[Oct. 31, 1960] Looking both ways (October wrap-up, November preview)

As October draws to a close, it is worth taking a pause and reflecting on all the things that did and didn’t happen this month before moving on to a preview of November.

In the battle of the digests, The Magazine of Fantasy and Science Fiction came out the clear winner with an aggregate rating of 3.5 stars.  IF was the middle child, with a perfect 3 star score.  Analog took up the rear, at 2.75 stars, despite having a pair of the best stories of the month, largely due to the quackish non-fiction articles. 

But the biggest loser of the month was the fairer sex: not a single woman author is credited in any of the Big Three magazines.  Perhaps they made appearances in one of the few remaining others.

Only two new books came out this month, and I only read one of them: the 2.5 star clunker Starfire.  One of the Journey’s most vocal fans (by monicker of TRX), however, has stepped up to the role of occasional contributor, and his review of Murray Leinster’s Men into Space will be forthcoming in just a few days.  Welcome to the team!

The visual media have also been something of a bust this month.  The second season of Twilight Zone has been underwhelming, and I didn’t particularly like The Flintstones (though I understand I’m in the minority).  I aim at the Stars, the Wehrner von Braun hagiography isn’t playing near me, though I did manage to pick up a copy of the comic book adaptation given out to those who saw the film.  I may review it in November. 

There were four televised Presidential debates, on which I dutifully reported.  I understand that Jack Kennedy is drawing tremendous, adulating crowds while Dick Nixon’s audiences, albeit similarly sized, are far more restrained.  It’s too soon to draw conclusions from this, though.  It may just be a matter of temperament.

In the Space Race, America launched the first active repeating communications satellite, and if you haven’t grasped the significance of that event, you might want to read my article on the launch.  But there were a couple of missteps, too.  The first publicaly acknowledged spy sat, SAMOS 1, didn’t make it into orbit on October 11.  The probe reportedly would have returned live TV pictures of Soviet installations.  I’m very curious to see if the technology works given the issues the Air Force has had with capsule-recovery spy satellites…I mean biological return satellites.  Speaking of which, Discoverer 16 also suffered a launch failure on October 26.  Not a good month for snooping on the Communists from space.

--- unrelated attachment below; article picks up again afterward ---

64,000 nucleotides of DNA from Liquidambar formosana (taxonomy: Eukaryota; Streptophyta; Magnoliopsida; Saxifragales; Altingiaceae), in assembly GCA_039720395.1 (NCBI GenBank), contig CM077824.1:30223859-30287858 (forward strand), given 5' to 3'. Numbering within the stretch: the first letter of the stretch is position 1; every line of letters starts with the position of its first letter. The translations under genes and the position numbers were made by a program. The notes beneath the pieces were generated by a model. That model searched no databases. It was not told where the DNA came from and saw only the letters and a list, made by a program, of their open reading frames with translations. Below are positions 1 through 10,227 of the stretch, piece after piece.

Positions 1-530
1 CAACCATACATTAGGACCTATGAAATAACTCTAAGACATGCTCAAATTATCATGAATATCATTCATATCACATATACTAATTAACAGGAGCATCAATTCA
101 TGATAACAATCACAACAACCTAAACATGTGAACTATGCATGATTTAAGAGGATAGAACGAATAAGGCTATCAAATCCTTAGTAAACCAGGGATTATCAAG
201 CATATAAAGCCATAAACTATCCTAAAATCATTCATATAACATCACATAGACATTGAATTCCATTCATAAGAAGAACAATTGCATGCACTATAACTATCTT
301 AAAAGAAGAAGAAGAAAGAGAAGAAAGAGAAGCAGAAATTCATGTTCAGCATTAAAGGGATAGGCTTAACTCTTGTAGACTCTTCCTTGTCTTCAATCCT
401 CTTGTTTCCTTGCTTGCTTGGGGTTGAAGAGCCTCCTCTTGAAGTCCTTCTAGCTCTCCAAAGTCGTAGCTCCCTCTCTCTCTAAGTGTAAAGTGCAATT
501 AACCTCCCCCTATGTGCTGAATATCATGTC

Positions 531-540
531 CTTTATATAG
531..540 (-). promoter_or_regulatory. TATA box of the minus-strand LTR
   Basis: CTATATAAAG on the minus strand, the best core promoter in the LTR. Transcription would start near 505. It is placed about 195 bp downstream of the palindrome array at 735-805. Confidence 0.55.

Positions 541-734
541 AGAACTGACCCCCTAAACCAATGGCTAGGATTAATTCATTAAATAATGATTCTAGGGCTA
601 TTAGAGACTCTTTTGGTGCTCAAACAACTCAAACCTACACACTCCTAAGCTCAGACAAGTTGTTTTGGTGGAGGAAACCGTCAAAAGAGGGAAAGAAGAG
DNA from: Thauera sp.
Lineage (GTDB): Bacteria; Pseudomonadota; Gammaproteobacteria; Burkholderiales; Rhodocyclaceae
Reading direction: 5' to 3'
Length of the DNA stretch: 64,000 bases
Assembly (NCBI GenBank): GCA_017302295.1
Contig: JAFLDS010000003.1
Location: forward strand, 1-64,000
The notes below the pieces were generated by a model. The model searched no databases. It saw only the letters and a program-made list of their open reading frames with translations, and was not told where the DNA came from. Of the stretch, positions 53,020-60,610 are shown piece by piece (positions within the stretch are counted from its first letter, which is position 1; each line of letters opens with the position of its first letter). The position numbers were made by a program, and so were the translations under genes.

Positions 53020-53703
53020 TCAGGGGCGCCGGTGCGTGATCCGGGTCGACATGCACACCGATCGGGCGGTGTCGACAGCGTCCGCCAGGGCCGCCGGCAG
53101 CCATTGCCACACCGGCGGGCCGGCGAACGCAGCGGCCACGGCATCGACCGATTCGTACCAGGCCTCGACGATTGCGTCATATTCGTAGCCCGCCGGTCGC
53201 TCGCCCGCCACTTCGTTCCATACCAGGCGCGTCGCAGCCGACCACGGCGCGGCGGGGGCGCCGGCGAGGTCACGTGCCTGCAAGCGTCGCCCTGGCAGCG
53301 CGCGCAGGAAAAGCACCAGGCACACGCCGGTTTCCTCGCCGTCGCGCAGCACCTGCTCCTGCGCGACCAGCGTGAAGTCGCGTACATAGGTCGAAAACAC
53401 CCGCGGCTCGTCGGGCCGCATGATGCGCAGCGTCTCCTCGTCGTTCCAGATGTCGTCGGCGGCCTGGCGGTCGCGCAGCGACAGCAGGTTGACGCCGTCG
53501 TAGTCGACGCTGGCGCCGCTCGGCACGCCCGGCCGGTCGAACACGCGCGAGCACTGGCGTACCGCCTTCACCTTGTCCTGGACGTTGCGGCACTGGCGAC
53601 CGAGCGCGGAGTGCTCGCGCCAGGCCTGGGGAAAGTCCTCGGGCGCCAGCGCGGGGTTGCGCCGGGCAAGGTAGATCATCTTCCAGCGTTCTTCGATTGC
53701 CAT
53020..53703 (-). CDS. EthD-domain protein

What can we expect for next month?  A few calls to various publishers have brought me to the conclusion that there will be slim pickings for new books.  Of course, there are the Big Three digests, and the election on November 7.  Other than that, it’s wide open.

And so I turn to you, my fans.  To paraphrase Senator Kennedy, the Journey is a great column, but it can be better.  What would you like to see in the month of November?  And by the way, if any of you have a subscription to Amazing or Fantastic or any of the other digests, I’m always keen to enlist more contributors…

Happy Halloween!

(Halloween at Drake University, Iowa, in 1954)

5 thoughts on “[Oct. 31, 1960] Looking both ways (October wrap-up, November preview)”

  1. Happy Halloween to you! With pumpkin pies and purring cats.

    (From my admittedly poor view here, it looks as if the Flintstones think the supreme sin thinking; and the supreme virtue stupidity.)

  2. We’ve had three Flintstones episodes broadcast locally, but I got a lot of information about it before it hit the airwaves.  Fred is supposed to be a “don’t be like this” example, like those “how to get along with others” films in high school.  Fred is a liar, a cheat, and a sneak; we’re supposed to see him get in trouble and learn a lesson with each episode.

    How close the show will follow that original plan… who knows.  I’ve had the misfortune to know several people just like Fred, except they never seemed to pay attention to the “learn a lesson” part.

  3. > One of the Journey’s most vocal fans

    It may seem like that lately, but it’s probably more due to my being annoying and argumentive than how much I actually participate.

    (“He’s been hanging around here for months and hasn’t gone away, maybe I can run him off by giving him some homework…”)

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